According to recent studies, hackers are more interested in getting sensitive personal and employee information.
Personal information about employees and customers made up over half (45%) of all data stolen last year, according to an Imperva analysis that analysed 100 data breach stories released in the past 12 months.
According to Imperva, hackers are especially interested in users’ private information since it may be utilised in stage two attacks like identity theft. Imperva’s SVP of Security Operations, Terry Ray, believes that preventing these may be “hugely lucrative and extremely tough.”
Manipulation of humans and insecure data systems
Credit cards and passwords may be reset immediately after a theft, but it may take hackers years to turn stolen personally identifiable information into a weapon.
Although they make news often, thefts of source code and private data are quite uncommon, making up just 6.7% and 5.6% of all such incidents, respectively. The good news is that breaches involving sensitive data like passwords and credit card numbers have decreased by 64% year over year, suggesting that companies have been more vigilant in securing this information.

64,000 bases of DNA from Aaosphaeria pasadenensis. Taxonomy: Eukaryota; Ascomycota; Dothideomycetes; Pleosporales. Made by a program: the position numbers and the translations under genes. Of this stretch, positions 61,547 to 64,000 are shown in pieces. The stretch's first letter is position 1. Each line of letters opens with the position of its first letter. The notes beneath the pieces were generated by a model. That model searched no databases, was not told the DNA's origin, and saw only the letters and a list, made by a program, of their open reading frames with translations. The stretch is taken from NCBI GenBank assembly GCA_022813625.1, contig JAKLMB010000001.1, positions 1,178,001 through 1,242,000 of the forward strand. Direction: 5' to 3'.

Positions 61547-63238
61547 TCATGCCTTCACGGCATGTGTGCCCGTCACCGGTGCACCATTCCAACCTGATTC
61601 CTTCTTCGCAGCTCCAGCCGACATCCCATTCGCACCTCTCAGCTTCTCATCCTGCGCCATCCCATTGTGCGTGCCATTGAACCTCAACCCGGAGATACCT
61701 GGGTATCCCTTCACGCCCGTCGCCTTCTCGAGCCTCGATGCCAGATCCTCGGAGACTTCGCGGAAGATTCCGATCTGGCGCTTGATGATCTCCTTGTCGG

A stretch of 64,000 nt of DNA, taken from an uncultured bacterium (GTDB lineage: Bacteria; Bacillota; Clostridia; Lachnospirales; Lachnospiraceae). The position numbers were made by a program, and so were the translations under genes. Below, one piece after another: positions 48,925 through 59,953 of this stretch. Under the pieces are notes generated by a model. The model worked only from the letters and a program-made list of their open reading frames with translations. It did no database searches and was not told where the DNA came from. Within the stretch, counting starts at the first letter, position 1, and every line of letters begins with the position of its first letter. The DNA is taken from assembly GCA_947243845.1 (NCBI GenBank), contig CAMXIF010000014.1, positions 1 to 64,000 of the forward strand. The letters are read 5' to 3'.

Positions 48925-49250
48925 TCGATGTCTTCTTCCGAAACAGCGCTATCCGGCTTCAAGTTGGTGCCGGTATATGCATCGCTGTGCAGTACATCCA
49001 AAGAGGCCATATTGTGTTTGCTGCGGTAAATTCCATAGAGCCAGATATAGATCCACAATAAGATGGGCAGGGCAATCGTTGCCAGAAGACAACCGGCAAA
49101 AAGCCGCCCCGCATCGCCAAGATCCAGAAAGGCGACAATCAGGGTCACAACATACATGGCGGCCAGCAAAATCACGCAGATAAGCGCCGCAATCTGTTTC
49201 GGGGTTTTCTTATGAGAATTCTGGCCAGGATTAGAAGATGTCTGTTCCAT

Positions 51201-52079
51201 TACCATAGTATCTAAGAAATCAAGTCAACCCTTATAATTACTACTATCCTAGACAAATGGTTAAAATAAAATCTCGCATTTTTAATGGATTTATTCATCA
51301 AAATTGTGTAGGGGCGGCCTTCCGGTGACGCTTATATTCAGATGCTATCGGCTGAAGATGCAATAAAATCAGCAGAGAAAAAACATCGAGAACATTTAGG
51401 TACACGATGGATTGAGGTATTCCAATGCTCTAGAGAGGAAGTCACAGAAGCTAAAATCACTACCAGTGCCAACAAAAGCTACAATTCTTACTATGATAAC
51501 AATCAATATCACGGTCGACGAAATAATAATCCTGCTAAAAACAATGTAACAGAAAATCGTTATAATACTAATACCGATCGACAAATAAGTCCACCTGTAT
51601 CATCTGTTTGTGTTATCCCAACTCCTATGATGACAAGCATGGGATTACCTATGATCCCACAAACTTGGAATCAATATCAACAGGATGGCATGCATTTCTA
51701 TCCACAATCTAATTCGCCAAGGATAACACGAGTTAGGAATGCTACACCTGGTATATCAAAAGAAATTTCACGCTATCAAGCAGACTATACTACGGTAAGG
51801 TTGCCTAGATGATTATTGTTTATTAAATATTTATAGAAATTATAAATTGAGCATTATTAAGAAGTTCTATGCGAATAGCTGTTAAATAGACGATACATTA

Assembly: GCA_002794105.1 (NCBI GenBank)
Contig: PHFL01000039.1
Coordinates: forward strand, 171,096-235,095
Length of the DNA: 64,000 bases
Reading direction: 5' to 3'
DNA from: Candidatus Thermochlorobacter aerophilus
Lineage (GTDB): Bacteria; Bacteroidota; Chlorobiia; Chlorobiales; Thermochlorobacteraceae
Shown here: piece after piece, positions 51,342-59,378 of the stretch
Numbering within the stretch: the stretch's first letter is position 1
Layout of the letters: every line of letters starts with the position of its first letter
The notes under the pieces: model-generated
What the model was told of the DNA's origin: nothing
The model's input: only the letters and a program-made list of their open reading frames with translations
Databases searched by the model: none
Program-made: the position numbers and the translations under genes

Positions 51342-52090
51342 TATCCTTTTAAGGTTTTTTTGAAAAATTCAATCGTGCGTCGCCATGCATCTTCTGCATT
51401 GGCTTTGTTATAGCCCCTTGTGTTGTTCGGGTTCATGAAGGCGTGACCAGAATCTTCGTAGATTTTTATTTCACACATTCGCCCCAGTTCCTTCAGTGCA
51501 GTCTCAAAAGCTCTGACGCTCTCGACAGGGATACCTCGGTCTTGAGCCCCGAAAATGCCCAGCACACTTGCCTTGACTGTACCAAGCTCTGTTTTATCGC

Information may be stolen by social engineering(17%) or by hacking into insecure databases (15%). Even though application misconfiguration only accounted for about 2% of all data breaches in 2016, businesses anticipate that this format will play a larger role in the future, largely due to the growth of cloud-managed infrastructure, whose security configuration necessitates considerable expertise.
Ray finds these findings a little unexpected since he believes it would be “straightforward to remediate” vulnerabilities in unprotected databases and social engineering assaults.
“The danger of a breach is greatly magnified when a database is available to the public,” says security expert Brian Krebs. “Unfortunately, this is frequently the case, and not because of a lack of security standards but because of the complete absence of any security posture at all.”
According to Imperva, the lack of multi-factor authentication (MFA), inadequate visibility into all data repositories, insufficient password policies, improperly configured data infrastructures, insufficient vulnerability protection, and failing to learn from past mistakes are the top six most common mistakes that lead to data breaches.
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